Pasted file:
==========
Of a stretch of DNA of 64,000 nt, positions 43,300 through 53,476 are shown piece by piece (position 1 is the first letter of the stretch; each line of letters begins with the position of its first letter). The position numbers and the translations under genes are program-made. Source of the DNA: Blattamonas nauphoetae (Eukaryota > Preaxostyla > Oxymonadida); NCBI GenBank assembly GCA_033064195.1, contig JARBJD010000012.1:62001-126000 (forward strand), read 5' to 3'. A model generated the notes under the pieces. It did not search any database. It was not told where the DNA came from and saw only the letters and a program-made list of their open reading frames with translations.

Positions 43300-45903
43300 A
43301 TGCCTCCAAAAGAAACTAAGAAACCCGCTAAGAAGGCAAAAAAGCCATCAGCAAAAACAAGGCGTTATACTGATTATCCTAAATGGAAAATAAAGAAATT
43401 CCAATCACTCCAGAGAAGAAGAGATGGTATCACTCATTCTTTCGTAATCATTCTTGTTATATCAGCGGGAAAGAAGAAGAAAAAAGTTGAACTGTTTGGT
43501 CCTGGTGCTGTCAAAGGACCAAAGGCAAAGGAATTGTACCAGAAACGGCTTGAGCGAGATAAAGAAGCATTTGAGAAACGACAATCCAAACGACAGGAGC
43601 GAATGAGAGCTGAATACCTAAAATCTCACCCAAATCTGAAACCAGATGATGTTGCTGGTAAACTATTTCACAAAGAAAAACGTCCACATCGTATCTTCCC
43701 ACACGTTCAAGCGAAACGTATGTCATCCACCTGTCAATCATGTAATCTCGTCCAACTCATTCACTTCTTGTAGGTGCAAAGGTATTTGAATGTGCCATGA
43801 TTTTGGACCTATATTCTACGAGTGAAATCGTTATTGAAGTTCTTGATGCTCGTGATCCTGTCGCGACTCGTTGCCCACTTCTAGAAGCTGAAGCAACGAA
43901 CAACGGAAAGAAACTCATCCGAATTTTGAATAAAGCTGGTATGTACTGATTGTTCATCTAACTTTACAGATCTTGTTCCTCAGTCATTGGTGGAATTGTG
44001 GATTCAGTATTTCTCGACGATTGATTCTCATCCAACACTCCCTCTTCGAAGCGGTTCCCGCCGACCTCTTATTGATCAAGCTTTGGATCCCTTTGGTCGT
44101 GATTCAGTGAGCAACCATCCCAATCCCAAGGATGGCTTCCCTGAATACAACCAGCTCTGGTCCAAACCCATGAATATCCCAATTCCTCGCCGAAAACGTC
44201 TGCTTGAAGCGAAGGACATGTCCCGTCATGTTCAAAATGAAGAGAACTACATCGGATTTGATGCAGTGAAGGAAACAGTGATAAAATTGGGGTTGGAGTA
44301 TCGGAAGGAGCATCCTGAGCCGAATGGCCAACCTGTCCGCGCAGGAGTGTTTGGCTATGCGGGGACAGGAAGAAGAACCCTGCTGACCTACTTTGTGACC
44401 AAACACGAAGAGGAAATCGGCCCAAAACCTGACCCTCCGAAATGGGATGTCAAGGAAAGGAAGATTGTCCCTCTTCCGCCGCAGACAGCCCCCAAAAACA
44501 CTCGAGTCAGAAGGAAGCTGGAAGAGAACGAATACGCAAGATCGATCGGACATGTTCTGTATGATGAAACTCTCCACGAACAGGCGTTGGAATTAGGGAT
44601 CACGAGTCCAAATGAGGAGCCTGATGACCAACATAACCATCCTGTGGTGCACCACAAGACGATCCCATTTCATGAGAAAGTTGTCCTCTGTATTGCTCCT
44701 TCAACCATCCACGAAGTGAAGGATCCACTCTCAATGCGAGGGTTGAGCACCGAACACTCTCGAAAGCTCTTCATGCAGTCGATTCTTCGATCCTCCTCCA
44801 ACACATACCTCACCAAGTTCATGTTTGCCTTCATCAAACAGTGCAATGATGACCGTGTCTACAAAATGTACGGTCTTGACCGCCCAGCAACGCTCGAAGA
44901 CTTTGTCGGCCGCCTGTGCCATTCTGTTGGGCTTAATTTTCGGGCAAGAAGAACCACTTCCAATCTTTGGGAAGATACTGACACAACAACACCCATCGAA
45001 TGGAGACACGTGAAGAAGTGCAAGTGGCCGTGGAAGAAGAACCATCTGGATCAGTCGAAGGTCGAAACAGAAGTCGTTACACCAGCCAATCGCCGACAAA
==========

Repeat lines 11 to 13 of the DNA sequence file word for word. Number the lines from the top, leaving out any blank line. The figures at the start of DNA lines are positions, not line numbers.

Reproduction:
44001 GATTCAGTATTTCTCGACGATTGATTCTCATCCAACACTCCCTCTTCGAAGCGGTTCCCGCCGACCTCTTATTGATCAAGCTTTGGATCCCTTTGGTCGT
44101 GATTCAGTGAGCAACCATCCCAATCCCAAGGATGGCTTCCCTGAATACAACCAGCTCTGGTCCAAACCCATGAATATCCCAATTCCTCGCCGAAAACGTC
44201 TGCTTGAAGCGAAGGACATGTCCCGTCATGTTCAAAATGAAGAGAACTACATCGGATTTGATGCAGTGAAGGAAACAGTGATAAAATTGGGGTTGGAGTA